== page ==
How the NCAA eligibility vote & potentially reduced MLB Draft affects Louisville Baseball

Matthew McGavic

In a somewhat surprising move given the organization's track record, the NCAA Division I Council voted to allow schools to provide spring sport student-athletes an extra year of eligibility after the COVID-19 pandemic forced the cancellation of remaining winter & spring sport championships.

In summary, the NCAA handed the decision directly to the universities. Instead of an over-arcing blanket waiver, it will now be a school-by-school scenario. While this has the potential to create inequity amongst programs, in the end, at least granting the opportunity was the right thing to do.

The University of Louisville's spring sports consist of baseball, men's & women's golf, lacrosse, rowing, softball, men's & women's tennis and track & field. While the university has not yet announced if they will grant these student-athletes an additional year, such a decision will have a profound effect on baseball given the sport's various complexities.

As a rules refresher, the scholarship limit for college baseball is currently set at 11.7, which can be divided up among a maximum of 27 players. The full roster has a limit of 35 players.

For any senior that chooses to return, they will not be counted as part of the 11.7 scholarships. They will also not be counted as part of the 27 & 35 man roster limits. But there's a slight catch. The school reserves the right to pay that senior any amount they want, so long as it doesn’t exceed the scholarship amount they had in 2020. In theory, seniors could get zero scholarship money for next season even if they received financial aid this year.

The alternate for the seniors would be for them to move on from college and pursue a professional career. However that might be up in the air as well, as the COVID-19 pandemic could drastically alter the 2020 Draft. Because of budget shortfalls created by the coronavirus, Major League Baseball and MLB Players Association have agreed upon a deal that could reduce this year's draft to just five or ten rounds as opposed to the normal forty.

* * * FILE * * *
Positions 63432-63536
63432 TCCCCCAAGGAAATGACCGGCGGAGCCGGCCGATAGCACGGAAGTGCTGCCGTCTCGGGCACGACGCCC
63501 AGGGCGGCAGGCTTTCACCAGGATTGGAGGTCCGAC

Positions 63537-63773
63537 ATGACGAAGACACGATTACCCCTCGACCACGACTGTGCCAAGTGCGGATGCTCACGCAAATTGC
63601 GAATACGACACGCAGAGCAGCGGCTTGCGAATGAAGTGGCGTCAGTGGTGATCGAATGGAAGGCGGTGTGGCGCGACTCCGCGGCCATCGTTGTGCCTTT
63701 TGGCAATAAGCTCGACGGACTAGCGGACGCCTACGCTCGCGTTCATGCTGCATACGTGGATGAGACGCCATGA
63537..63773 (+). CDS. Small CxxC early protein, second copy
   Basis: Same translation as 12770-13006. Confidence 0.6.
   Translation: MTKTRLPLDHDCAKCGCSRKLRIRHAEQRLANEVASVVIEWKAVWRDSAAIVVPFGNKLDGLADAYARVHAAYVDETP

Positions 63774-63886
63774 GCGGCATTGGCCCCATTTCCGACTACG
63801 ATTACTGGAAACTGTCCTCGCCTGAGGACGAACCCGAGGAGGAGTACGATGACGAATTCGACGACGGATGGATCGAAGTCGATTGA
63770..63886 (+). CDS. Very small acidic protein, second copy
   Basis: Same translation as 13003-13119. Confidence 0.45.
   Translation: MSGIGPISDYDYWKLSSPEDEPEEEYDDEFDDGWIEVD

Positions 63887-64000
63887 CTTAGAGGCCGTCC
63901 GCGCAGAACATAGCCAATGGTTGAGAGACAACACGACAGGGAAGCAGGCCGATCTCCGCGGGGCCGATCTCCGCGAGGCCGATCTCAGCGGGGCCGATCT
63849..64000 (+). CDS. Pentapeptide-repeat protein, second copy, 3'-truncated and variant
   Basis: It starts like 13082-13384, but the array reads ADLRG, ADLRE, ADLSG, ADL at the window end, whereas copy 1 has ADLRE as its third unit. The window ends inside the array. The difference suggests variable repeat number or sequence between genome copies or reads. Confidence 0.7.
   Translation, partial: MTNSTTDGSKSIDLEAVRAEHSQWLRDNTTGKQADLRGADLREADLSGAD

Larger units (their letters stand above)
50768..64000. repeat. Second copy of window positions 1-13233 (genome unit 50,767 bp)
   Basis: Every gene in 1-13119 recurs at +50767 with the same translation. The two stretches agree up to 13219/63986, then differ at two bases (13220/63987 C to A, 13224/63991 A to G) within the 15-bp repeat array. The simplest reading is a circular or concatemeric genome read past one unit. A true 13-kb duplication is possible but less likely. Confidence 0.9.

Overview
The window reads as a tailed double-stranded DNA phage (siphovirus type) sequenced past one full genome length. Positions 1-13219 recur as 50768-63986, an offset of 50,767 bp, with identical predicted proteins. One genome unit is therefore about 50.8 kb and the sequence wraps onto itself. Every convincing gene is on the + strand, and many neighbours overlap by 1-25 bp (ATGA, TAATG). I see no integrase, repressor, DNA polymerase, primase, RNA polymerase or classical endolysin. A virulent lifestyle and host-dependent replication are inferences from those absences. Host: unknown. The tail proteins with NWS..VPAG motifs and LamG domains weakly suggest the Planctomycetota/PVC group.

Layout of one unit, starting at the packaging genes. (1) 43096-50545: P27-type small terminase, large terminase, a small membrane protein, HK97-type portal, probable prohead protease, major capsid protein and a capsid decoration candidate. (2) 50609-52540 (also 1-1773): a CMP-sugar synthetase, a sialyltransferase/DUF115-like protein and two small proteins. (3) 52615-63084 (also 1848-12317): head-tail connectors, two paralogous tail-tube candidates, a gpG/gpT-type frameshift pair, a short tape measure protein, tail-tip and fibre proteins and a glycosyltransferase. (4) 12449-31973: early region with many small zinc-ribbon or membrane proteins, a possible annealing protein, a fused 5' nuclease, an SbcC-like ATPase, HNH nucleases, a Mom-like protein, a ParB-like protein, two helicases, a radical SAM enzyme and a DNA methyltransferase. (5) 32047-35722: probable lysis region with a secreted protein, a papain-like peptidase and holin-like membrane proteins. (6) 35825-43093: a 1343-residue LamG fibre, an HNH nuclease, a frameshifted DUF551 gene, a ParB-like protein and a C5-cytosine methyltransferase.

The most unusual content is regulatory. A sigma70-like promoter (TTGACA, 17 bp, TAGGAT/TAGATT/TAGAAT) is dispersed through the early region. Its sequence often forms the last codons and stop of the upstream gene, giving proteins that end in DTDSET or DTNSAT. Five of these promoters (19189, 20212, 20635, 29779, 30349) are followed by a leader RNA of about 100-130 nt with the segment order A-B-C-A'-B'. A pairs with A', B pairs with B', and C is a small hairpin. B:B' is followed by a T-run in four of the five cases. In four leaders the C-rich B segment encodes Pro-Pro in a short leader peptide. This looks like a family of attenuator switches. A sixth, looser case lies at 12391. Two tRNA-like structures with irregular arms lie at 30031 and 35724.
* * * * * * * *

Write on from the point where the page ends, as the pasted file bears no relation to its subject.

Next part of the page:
This season, Louisville has four seniors on the roster in LHP Adam Elliott, OF Danny Oriente, INF Justin Lavey and RHP Luke Smith. Out of these four, only Smith is among the the Top 250 college prospects according to D1Baseball, coming in at 130th which would put him in the sixth round. 

Speaking of the draft, the seniors aren't the only ones who are affected by the likelihood of a reduced draft. Five Louisville juniors are currently among D1Baseball's Top 250 College draft prospects, with two in the top 100. LHP Reid Detmers is ranked as No. 8 and RHP Bobby Miller lands at No. 54, the latter of which qualifies as a second round pick.

Depending on if the draft goes to five or ten rounds, it could also have a significant impact on three other juniors. INF/OF Lucas Dunn comes in as the 144th overall college prospect to place him in the sixth round, with OF/C Zach Britton & LHP Michael Kiran ranked No. 185 & No. 190 respectively for the eighth round. 

Lack of a meaningful amount of exposure due to a shortened season also hurts everyone's overall draft stock. This is especially true for the six juniors and three seniors who are not currently projected to go in the first ten rounds, and were planning on utilizing the remainder of the now-cancelled 2020 season to get exposure to scouts and other team personnel.

This also has an effect on the incoming freshman class. Who inevitably chooses to come back next season for Louisville will affect the roster management. Because of the roster limits set in place, not everyone from a recruiting class actually gets to play when the regular season starts. 

For example, Louisville's 2019 recruiting class consisted of 16 prospects. Two were drafted out of high school with one opting to go the professional route, resulting in 15 making it to fall practice. But when it was time to trim down the overall roster to 35, five of the freshman did not make the cut. Depending on who decides to come back next season, who decides to go pro after being drafted, and what roster holes remain, this number has the potential to be larger.

There are near-countless moving parts when you combine all these factors, and roster management is sure to be the biggest issue that head coach Dan McDonnell will confront over the next few months. While some questions have been answered over the past week, many more remain that hope to be answered as time goes on.

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